Skip to main content

Holocaust Assets

Volume 711: debated on Thursday 4 June 2009


Tabled by

To ask Her Majesty’s Government whether the United Kingdom will be represented at the Holocaust Era Assets Conference to be hosted by the Czech Republic in Prague.

My Lords, I beg leave to ask the Question standing in my name on the Order Paper. I declare a possible interest, in that there might be a claim by members of my family.

My Lords, I can confirm that the United Kingdom will be represented at the Holocaust Era Assets Conference which will be hosted by the Czech Republic in Prague on 26-30 June this year.

My Lords, I thank the Minister for that assurance. Is he aware that there are some elderly British Holocaust survivors who have tried in vain to recover some part of the property that they once owned in Poland? Will he ensure that our delegation focuses on the failure of the Polish Government, alone among European nations, to enact any restitution law relating to property seized by Nazis and communists despite repeated undertakings and obligations owed under European and international law—this after 20 years of democracy?

My Lords, the noble Baroness is quite right that Poland lags behind other countries in this regard. We have been regularly lobbying the Polish Government on this point. We understand that a draft law on restitution is under discussion by the Polish Council of Ministers, which is expected to go to their parliament later this year. I assure the noble Baroness that we will continue to lobby for its implementation.

My Lords, I declare an interest as a trustee of the Foundation for International Cultural Diplomacy. Is it the Government’s intention to work towards the establishment of a regime of international law that would enable the resolution of cross-border disputes about cultural property on a consistent and effective basis as an improvement on the present hodgepodge of national jurisdictions which so often renders a just solution impossible?

My Lords, my noble friend makes an interesting point; if it is not our intention, I suspect that it should be. I would like to look into this further, but he is quite right that there are currently a lot of different jurisdictions through which people must work to try to achieve restitution. The system does not offer even, transparent justice for these claims.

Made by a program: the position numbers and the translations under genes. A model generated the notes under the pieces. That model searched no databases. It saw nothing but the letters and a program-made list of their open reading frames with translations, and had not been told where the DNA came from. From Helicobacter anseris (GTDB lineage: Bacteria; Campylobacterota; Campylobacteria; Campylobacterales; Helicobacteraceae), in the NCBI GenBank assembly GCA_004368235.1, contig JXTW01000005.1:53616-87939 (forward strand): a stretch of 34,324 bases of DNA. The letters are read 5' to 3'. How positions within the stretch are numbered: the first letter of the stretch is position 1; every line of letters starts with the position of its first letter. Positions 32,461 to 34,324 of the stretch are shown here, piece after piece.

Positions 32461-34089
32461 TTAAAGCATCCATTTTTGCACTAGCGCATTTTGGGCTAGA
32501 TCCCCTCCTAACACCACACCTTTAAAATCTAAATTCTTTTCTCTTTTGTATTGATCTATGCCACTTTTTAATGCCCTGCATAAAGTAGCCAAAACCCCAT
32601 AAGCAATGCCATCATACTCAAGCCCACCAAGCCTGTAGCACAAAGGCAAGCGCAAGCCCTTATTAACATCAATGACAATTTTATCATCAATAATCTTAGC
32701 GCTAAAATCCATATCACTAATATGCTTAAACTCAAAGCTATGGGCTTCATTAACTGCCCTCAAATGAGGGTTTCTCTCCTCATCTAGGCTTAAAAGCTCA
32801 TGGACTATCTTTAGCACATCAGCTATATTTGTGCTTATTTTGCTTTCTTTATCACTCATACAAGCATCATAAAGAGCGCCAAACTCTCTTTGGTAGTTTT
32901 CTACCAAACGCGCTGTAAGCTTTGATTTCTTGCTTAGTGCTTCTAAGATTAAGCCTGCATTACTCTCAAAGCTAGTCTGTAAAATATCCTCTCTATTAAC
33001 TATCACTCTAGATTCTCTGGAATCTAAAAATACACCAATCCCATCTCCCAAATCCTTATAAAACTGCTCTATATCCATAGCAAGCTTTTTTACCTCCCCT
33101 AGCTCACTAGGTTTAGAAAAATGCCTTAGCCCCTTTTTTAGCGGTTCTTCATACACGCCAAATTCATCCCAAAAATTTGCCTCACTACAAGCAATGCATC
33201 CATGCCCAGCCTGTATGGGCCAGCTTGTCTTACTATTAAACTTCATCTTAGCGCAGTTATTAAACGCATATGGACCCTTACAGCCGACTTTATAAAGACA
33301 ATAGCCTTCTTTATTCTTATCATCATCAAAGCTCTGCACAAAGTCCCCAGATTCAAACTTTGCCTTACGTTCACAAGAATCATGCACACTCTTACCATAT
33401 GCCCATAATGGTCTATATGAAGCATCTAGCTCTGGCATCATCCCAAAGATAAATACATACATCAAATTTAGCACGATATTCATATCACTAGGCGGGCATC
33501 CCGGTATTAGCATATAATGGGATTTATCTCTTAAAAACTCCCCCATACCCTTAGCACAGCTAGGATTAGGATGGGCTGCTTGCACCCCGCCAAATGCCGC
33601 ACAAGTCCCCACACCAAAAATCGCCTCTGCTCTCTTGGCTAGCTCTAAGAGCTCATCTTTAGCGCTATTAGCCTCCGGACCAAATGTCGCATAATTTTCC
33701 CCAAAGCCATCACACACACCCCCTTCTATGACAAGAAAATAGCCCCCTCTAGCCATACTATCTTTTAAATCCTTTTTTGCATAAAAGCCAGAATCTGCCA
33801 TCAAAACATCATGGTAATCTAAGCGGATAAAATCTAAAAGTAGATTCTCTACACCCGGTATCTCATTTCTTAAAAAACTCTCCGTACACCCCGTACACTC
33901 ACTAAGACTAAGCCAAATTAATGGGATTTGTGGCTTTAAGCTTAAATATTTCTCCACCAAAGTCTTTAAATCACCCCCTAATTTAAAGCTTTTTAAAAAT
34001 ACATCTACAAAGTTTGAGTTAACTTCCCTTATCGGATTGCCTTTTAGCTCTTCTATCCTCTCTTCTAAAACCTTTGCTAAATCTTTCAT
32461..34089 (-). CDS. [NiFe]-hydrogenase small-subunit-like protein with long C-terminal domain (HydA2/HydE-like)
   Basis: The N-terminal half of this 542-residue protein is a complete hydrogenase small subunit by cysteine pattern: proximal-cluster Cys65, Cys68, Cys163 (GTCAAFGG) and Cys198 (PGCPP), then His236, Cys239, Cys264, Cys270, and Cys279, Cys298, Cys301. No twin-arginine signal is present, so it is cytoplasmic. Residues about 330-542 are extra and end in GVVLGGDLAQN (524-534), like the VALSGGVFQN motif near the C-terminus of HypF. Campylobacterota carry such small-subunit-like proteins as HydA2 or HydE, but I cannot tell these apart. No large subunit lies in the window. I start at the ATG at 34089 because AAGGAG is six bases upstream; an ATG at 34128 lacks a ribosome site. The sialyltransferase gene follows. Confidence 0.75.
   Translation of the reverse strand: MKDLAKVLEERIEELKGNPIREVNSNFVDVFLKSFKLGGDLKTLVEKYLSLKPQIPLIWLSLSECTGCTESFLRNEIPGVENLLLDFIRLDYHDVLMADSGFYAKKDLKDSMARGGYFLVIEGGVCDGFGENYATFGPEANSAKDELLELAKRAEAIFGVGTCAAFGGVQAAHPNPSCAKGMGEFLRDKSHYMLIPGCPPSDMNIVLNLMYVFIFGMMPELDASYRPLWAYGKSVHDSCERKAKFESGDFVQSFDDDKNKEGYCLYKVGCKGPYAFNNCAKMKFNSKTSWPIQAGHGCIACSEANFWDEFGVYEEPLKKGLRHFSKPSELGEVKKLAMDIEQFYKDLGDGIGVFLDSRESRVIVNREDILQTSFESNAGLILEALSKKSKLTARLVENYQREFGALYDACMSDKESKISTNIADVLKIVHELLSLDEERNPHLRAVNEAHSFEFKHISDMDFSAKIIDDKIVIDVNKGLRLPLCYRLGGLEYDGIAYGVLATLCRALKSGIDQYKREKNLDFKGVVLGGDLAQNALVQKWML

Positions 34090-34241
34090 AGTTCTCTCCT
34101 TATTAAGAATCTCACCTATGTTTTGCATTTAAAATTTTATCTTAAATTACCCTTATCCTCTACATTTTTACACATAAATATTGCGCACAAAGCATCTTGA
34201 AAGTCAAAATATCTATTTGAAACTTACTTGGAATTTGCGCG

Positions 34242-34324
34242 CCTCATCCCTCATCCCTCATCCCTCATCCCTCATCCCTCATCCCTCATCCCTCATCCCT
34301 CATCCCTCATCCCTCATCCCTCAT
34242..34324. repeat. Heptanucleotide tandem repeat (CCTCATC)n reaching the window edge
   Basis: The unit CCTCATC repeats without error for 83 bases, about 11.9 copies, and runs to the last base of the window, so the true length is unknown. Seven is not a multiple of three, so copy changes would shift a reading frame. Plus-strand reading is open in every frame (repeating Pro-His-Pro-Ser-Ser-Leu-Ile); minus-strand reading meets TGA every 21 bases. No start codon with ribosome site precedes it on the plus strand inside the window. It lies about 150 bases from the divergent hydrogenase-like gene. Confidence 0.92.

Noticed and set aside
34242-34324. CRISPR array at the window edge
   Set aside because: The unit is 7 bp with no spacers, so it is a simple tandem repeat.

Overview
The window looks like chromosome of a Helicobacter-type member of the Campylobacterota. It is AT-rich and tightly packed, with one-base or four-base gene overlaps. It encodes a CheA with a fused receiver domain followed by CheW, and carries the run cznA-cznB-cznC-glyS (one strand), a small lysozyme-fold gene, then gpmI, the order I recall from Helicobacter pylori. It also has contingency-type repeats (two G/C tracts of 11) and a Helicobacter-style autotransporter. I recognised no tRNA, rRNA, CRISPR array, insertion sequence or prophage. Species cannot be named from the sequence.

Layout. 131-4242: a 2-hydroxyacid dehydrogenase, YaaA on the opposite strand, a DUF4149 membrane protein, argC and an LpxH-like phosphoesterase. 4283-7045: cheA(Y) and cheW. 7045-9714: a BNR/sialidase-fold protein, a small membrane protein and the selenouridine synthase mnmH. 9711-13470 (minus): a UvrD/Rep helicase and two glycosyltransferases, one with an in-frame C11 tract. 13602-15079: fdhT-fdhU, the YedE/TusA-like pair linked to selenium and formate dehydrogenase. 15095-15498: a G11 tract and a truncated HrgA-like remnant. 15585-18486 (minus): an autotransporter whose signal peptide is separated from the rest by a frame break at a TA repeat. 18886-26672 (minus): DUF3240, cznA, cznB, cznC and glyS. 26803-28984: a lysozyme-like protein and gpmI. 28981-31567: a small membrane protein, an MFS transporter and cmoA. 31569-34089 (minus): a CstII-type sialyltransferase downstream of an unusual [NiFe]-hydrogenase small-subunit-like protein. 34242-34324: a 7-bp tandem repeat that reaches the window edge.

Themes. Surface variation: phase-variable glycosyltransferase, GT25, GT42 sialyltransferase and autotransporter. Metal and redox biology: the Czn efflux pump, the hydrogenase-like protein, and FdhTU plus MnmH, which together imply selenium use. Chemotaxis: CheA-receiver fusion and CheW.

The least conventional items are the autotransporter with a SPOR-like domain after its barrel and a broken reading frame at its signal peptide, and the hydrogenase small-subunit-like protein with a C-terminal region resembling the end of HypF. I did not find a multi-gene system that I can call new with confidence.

My Lords, will the Minister accept that we on this side of the House strongly support the point made by the noble Baroness, Lady Deech? Does he agree that it may not be fully appreciated that this conference is not just about Jewish, but also non-Jewish, claimants? It is not just about property seized by the Nazis and their German supporters in the Second World War without restitution, but also property seized or held by the communists and not returned to the original claimants. Will the Minister ensure that our strong delegation is instructed to press Poland hard, and to press the general point that the most ghastly event of the 20th century—maybe of all time—is never forgotten?

My Lords, I completely endorse what the noble Lord has said. This is an important conference and we are sending a large delegation. It is the latest in a series of conferences, the first of which was held here in London and which was followed by an important one in Washington in 1998. We must keep the momentum moving forward and, as the noble Lord rightly says, we must not forget that what spurred this was that most horrific of events, the Holocaust.